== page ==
7.1 Introduction to Medications


Learning Objectives

By the end of this chapter, you will be able to

  1. Define the terms prescription, narcotic, and over-the-counter medication
  2. Identify routes of medication administration
  3. Define the terms brand and generic as they pertain to drug names
  4. Describe the difference between inactive and active ingredients in medications
  5. Identify alternative medicines and possible interactions these may have with prescription medications
  6. Define a drug monograph and its components
  7. Identify common forms and uses for intravenous fluids
  8. List the rights and responsibilities of medication administration
  9. Describe the different medication classifications and provide reasons that a patient would be taking medications within these classifications

Chapter Overview

Medications are taken everyday by many patients in hospitals and many people in the course of their daily lives. They can be taken to relieve acute symptoms such as a headache or nausea, or for chronic conditions such as cardiac, endocrine, or respiratory pathologies. The fact that they are so commonplace in our world today emphasizes the importance of certain considerations that need to be addressed before any medication is given to a patient or a member of the general population.

Certain factors, which could include a patient’s age, overall health, sex, or chronic conditions, will greatly impact the way a medication affects a person’s body. For example, medications taken by a 40-year-old man would have a substantially different effect than if the same medications were taken by a 95-year-old or even a five-year-old. As such, it is very important to understand these factors and their effects when a certain medication is prescribed to a patient.

Many of the earliest known medications, such as digitalis, were extracted from plants, and others, such as aspirin, were chemically related to the willow tree (Turley, 2016). Using plant extracts had some disadvantages because there were variable levels of potency and the extracts could also contain other substances that had unwanted actions in the human body. As a result, the production of medications is now performed under strict guidelines to ensure that there is consistency among medications prescribed or taken over the counter.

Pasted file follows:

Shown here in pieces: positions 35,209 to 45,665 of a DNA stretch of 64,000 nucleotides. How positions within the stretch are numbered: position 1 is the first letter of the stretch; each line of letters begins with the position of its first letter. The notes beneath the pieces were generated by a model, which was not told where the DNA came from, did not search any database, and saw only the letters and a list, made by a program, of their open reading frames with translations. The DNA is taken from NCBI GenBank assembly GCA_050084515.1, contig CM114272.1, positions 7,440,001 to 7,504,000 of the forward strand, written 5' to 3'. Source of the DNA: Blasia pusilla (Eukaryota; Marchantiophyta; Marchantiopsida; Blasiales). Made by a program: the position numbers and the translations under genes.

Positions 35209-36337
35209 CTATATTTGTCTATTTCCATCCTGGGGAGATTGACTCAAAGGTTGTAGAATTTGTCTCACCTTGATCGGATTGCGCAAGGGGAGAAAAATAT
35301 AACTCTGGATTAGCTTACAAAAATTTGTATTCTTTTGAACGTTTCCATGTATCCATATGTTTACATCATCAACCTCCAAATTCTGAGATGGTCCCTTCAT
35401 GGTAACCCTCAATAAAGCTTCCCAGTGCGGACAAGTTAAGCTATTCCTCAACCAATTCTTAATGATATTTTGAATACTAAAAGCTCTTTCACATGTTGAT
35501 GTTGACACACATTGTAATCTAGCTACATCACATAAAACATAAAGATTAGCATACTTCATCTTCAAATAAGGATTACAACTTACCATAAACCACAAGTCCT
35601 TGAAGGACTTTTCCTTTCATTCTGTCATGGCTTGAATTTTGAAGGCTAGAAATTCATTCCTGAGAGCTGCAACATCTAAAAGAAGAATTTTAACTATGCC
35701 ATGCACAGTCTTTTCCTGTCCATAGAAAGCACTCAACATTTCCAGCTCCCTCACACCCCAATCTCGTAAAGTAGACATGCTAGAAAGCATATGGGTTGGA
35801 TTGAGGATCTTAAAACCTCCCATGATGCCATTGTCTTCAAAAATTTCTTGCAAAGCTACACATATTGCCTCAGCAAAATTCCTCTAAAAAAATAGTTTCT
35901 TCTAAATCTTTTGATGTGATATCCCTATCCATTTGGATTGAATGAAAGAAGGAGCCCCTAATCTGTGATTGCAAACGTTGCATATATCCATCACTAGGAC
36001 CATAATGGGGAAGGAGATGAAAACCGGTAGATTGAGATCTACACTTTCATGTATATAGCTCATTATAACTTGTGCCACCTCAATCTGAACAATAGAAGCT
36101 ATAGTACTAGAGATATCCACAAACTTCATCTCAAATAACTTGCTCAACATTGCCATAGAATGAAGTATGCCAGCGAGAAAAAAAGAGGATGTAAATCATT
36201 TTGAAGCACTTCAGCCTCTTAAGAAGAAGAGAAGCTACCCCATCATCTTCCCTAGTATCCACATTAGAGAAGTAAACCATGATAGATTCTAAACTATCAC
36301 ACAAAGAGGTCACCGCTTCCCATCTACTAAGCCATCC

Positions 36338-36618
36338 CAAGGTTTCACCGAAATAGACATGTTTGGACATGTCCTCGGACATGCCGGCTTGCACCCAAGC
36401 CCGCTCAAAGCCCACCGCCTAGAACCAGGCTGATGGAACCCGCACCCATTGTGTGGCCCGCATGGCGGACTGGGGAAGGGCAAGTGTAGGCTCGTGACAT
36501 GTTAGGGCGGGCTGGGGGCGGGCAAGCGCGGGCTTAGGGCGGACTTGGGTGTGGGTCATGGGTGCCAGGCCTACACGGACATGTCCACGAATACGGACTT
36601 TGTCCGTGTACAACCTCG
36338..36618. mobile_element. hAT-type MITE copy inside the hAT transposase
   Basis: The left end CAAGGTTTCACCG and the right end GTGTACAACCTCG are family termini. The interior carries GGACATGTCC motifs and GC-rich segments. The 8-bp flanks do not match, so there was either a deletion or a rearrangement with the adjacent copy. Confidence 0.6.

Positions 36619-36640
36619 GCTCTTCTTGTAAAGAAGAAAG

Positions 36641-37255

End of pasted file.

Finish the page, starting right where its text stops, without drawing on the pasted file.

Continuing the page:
This chapter will introduce you to some basic considerations that you should be aware of when it comes to medications, and then an overview of common medication classifications will be discussed.

Attribution

Unless otherwise indicated, material on this page has been adapted from the following resource:

Ernstmeyer, K., & Christman, E. (Eds.). (2020). Nursing pharmacology. Chippewa Valley Technical College. https://wtcs.pressbooks.pub/pharmacology/ licensed under CC BY 4.0

References

Turley, S. M. (2016). Understanding pharmacology for health professionals (5th ed.). Pearson Education.

License

Icon for the Creative Commons Attribution-NonCommercial-ShareAlike 4.0 International License

The Language of Medical Terminology by Lisa Sturdy and Susanne Erickson is licensed under a Creative Commons Attribution-NonCommercial-ShareAlike 4.0 International License, except where otherwise noted.

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